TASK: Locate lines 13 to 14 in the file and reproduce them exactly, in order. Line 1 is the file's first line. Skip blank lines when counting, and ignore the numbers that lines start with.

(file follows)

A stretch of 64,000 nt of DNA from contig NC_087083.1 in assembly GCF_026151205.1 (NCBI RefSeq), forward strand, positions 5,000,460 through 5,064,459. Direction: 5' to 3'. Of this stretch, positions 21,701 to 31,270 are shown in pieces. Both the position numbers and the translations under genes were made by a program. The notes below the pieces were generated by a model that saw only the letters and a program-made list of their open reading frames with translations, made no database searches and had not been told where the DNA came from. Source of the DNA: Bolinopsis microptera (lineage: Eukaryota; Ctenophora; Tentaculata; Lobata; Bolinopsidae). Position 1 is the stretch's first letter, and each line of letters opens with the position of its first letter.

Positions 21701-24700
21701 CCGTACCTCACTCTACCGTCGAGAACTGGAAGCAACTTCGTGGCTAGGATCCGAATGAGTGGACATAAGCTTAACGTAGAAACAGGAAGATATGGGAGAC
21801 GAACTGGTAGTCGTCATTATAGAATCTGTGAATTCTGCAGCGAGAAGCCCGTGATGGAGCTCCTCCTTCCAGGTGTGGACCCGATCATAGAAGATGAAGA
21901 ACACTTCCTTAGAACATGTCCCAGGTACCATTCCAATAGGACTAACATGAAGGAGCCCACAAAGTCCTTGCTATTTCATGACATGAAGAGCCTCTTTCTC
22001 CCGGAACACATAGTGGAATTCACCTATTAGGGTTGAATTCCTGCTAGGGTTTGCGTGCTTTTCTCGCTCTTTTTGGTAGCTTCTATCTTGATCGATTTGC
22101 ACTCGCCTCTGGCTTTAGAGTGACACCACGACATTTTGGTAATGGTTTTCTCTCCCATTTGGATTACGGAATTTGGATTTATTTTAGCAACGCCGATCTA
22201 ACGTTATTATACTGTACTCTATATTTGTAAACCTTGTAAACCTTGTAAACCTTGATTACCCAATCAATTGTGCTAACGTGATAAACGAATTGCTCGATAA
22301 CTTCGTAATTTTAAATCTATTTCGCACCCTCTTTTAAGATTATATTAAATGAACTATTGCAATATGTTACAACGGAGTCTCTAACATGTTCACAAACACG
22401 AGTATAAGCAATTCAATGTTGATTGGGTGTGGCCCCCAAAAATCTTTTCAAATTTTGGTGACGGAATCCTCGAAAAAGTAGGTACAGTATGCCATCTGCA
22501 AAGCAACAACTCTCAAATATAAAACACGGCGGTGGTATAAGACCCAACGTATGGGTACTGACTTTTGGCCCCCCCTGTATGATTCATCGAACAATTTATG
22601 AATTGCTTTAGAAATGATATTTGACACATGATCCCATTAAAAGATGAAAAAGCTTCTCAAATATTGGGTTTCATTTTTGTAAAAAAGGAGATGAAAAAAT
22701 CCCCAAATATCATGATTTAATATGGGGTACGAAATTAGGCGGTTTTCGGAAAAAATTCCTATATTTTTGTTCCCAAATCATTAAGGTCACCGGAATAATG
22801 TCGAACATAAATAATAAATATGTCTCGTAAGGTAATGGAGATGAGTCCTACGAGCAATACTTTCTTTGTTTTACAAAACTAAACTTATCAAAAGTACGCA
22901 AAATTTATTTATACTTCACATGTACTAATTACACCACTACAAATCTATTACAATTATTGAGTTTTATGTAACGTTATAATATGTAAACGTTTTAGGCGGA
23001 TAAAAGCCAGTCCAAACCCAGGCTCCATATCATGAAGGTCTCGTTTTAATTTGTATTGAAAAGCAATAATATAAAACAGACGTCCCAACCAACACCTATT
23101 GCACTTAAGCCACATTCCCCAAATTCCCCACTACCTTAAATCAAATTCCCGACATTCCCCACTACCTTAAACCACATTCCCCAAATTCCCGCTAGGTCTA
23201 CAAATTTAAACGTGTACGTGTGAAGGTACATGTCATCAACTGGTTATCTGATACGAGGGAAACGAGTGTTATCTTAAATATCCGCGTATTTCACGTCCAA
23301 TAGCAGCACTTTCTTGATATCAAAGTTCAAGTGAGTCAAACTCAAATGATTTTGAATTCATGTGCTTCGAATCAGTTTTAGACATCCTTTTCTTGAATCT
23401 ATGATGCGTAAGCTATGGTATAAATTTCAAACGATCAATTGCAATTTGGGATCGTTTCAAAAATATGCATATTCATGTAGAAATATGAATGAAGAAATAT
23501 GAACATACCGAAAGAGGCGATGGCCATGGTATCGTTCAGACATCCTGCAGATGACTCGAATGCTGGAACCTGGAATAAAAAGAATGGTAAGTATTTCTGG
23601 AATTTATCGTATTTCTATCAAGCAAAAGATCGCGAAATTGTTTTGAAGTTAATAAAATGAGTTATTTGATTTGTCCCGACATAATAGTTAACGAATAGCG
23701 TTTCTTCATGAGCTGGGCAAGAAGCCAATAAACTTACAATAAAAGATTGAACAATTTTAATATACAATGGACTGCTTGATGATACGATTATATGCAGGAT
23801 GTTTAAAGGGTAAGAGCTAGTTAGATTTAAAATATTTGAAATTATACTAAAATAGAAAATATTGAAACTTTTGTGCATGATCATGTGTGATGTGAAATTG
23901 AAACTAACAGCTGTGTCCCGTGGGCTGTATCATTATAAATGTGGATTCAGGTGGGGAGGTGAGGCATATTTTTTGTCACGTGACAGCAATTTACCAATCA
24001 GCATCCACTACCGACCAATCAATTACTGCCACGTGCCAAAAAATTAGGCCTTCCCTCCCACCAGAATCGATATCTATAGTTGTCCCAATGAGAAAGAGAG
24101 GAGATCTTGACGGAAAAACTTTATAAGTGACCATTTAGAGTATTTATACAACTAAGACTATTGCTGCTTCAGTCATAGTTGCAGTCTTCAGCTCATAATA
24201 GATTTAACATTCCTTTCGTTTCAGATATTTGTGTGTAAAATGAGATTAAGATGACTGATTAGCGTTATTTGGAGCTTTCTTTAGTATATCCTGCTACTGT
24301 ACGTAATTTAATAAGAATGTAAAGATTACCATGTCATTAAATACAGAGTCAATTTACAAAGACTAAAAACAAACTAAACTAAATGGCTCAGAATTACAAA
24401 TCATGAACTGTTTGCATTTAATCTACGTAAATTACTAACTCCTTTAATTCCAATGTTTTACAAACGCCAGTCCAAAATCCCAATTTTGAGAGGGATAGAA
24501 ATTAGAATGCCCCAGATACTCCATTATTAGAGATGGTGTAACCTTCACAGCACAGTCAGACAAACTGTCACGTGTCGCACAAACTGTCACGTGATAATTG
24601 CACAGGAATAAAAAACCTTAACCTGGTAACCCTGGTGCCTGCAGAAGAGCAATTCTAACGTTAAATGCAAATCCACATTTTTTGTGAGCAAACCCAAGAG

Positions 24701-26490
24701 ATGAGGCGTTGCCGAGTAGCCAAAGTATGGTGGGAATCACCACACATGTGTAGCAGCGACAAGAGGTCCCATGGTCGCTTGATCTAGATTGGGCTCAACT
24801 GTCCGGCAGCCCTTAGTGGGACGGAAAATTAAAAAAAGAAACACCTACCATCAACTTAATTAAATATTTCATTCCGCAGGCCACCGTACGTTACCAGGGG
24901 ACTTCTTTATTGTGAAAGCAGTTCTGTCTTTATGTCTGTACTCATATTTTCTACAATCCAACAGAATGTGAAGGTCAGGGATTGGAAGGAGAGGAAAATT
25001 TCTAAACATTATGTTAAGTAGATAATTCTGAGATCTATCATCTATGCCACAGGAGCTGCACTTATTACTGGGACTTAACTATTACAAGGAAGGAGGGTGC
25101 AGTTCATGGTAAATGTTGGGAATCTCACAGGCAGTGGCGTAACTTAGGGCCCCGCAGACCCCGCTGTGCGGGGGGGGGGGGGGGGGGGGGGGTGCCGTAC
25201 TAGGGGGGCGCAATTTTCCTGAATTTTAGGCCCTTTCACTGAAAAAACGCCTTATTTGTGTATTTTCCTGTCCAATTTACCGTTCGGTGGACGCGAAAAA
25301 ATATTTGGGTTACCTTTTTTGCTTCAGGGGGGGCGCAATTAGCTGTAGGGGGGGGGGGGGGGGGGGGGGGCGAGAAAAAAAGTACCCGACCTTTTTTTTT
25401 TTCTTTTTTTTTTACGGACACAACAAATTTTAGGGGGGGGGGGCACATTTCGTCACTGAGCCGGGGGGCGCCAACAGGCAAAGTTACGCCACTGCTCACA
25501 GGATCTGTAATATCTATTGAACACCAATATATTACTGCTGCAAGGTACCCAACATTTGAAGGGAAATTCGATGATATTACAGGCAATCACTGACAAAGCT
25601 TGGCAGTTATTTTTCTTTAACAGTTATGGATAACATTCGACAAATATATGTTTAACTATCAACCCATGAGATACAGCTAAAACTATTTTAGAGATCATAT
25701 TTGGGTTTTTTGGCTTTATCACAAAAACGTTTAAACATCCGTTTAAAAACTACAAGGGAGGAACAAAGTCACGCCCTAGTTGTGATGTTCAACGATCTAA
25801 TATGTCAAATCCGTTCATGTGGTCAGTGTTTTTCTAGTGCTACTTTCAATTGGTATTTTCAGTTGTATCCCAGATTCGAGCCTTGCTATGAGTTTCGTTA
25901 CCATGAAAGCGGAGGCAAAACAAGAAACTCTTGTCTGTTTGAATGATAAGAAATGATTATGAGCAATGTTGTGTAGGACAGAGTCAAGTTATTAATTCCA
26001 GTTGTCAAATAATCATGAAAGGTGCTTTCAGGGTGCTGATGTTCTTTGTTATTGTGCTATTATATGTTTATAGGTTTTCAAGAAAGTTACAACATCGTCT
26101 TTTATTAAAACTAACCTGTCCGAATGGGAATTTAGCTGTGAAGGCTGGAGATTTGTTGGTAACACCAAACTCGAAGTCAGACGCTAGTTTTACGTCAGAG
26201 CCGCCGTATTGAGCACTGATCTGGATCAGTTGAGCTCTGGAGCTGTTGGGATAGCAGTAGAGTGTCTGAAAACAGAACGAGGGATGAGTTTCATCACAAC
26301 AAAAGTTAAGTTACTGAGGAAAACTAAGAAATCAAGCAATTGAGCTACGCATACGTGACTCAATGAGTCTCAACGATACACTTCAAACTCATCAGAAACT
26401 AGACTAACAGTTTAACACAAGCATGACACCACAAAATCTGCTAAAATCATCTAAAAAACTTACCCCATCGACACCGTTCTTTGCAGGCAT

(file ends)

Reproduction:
22701 CCCCAAATATCATGATTTAATATGGGGTACGAAATTAGGCGGTTTTCGGAAAAAATTCCTATATTTTTGTTCCCAAATCATTAAGGTCACCGGAATAATG
22801 TCGAACATAAATAATAAATATGTCTCGTAAGGTAATGGAGATGAGTCCTACGAGCAATACTTTCTTTGTTTTACAAAACTAAACTTATCAAAAGTACGCA